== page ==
Exit Surveys

What are Exit Surveys?

Exit surveys are a staple of many retail market research projects. They are a quantitative research technique which involves undertaking shopper interviews as they leave testing locations such as a store or café, using a structured questionnaire.

What are the aims of Exit Surveys?

Conducted straight after the experience, exit interviews provide the sharpest read of customer profile and the on-the-day customer experience – as well as gauging perceptions across key proposition dimensions such as price, service, environment and product range.

How are Exit Surveys undertaken?

Research interviewers stand on the threshold of a store and conduct a survey – aiming to talk to a representative sample of shoppers. The interviewer is asked to stand in a particular place and conduct the interview to exact instructions. Exit interviews need to be kept fairly short (ideally around 10 minutes) to ensure that customers are prepared to stop and be interviewed. To gain a representative spread of opinion it is important that interviews are spread across the trading week – and in approximate proportions with the footfall pattern of the business. Most exit interviews are conducted using hand-held devices – allowing information to be collated within hours of fieldwork taking place.

Exit interviews are a relatively expensive form of research, especially compared to online surveys, so big sample sizes can be cost prohibitive. As a rule of thumb a sample size of 400 is a minimum, with bigger samples needed if a brand wants to analyse results at a sub-group, store-type or business-unit level.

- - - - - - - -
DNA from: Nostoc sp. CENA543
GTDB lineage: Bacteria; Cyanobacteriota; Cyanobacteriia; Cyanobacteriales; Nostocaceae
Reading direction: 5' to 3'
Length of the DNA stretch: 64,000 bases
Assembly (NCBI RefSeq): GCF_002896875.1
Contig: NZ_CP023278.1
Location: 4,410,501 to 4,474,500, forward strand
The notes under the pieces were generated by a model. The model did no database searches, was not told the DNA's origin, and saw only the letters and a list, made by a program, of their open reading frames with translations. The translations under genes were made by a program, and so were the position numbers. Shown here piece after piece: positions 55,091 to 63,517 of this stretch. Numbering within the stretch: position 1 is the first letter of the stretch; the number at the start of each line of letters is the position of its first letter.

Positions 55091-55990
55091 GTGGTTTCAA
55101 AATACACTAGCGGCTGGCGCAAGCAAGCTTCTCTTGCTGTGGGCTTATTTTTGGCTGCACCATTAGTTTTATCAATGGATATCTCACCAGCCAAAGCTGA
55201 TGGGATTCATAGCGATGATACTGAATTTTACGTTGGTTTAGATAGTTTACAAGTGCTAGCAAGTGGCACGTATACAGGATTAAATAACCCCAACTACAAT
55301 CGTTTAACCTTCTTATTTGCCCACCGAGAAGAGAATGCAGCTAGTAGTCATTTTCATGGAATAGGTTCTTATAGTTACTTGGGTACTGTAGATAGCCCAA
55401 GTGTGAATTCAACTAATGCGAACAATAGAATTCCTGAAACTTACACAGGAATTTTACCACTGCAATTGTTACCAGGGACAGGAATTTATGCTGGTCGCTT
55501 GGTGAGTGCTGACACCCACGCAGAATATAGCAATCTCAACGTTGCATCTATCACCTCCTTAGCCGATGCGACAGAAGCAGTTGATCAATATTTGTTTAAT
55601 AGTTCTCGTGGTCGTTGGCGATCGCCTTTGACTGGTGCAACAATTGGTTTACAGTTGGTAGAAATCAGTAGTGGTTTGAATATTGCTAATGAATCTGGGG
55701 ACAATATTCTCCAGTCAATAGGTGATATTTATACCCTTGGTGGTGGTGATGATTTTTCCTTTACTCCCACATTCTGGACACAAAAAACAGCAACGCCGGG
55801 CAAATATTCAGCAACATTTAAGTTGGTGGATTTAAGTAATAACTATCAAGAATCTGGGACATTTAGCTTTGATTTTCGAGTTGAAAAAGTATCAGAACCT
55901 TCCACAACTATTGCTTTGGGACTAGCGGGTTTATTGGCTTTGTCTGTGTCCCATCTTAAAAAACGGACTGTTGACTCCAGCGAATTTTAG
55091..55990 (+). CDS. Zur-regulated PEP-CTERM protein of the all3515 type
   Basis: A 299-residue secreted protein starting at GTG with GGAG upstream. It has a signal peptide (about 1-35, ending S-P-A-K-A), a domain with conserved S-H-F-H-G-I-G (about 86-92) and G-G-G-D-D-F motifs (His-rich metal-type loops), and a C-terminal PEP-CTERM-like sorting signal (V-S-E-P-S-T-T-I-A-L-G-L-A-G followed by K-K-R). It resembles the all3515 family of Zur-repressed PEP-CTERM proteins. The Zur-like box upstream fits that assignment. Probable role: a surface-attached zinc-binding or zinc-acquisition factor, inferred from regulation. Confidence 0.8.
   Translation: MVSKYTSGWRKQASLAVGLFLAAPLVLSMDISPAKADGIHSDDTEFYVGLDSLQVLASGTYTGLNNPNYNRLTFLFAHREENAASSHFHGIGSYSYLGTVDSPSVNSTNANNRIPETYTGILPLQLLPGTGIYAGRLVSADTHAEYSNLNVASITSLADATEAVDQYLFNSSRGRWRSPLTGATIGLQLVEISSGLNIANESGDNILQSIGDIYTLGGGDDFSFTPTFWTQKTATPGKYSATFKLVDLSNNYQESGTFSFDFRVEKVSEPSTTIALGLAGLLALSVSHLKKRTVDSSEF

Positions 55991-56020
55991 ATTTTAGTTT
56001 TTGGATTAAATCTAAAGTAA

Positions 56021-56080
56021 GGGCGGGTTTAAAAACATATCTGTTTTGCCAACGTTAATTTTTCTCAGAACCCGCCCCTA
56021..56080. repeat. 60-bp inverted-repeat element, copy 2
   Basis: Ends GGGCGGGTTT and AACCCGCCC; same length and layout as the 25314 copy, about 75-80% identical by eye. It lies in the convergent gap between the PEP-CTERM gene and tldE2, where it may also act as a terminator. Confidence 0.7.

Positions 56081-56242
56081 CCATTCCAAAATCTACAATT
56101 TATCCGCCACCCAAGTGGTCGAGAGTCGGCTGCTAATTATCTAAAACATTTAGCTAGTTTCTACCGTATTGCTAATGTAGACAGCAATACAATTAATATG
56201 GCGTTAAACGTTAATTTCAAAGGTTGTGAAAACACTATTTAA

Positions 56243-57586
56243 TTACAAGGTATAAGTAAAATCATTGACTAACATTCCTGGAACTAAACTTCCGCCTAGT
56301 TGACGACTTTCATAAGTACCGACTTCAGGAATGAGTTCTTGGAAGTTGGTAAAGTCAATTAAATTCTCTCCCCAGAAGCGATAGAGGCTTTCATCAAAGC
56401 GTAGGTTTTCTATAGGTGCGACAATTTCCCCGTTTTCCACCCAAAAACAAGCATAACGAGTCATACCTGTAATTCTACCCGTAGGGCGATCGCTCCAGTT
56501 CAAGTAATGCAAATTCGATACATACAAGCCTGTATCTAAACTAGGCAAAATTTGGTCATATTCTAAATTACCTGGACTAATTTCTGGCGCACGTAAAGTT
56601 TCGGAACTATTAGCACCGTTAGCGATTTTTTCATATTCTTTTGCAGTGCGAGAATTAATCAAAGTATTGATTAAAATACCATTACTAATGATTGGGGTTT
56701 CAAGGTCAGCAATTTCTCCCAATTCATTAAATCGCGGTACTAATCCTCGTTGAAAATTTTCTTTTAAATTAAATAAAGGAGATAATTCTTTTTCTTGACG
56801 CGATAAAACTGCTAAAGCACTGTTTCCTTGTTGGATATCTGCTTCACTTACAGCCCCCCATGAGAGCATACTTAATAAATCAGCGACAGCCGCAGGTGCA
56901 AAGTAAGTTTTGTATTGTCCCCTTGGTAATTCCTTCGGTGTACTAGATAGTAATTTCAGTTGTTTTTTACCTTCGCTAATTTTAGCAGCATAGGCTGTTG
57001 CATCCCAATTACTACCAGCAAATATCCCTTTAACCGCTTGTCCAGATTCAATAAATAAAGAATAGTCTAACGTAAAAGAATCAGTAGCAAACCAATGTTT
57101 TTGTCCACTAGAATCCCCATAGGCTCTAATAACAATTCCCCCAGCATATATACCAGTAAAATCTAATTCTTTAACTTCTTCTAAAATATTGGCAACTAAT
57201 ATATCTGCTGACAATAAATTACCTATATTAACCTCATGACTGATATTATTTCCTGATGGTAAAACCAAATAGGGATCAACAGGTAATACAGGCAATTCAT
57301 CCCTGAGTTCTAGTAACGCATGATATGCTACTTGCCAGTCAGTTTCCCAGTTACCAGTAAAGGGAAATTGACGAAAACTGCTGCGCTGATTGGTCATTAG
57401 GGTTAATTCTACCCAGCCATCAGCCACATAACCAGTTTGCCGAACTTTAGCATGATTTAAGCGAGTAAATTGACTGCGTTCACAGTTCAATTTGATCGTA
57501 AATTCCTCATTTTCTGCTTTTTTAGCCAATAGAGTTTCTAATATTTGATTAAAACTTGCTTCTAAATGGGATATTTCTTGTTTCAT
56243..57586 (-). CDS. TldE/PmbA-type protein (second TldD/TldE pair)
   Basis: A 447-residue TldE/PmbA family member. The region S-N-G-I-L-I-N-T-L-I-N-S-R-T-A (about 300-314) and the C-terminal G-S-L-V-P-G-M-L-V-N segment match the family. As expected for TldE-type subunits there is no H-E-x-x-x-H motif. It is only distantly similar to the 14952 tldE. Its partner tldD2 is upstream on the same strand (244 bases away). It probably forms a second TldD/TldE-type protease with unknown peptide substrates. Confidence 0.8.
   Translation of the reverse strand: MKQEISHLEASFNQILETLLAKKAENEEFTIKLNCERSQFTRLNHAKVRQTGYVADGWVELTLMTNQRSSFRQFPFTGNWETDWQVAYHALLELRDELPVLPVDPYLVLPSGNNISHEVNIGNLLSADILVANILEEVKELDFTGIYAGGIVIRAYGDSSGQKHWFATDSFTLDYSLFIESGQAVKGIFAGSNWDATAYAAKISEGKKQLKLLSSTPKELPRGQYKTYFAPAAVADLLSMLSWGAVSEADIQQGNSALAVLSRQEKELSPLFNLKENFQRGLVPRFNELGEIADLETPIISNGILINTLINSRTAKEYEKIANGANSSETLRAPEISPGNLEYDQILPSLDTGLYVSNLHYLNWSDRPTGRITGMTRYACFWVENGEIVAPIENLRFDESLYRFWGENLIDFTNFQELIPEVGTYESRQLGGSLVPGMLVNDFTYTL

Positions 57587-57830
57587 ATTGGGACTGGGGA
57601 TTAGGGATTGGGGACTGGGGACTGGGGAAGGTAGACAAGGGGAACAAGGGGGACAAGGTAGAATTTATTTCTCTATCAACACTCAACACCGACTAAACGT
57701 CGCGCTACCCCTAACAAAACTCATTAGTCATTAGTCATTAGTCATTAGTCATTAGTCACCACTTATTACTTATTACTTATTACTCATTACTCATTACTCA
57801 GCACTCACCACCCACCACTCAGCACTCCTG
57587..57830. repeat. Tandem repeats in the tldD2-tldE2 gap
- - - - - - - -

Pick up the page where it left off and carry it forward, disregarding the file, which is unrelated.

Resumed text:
Exit interviews will increasingly be replaced with survey invites triggered using geofencing technology. Shoppers detected to be in a particular store receive a link sent via an app or SMS message to complete a survey.

What’s an example of an Exit Survey?

We currently use exit interviews to track the instore on-the-day customer experience for a number of leading retailers. Interviews take place in a sample of stores and, unlike customer experience surveys triggered after someone has made a purchase, allow the thoughts of both buyers and non-buyers to be canvassed.

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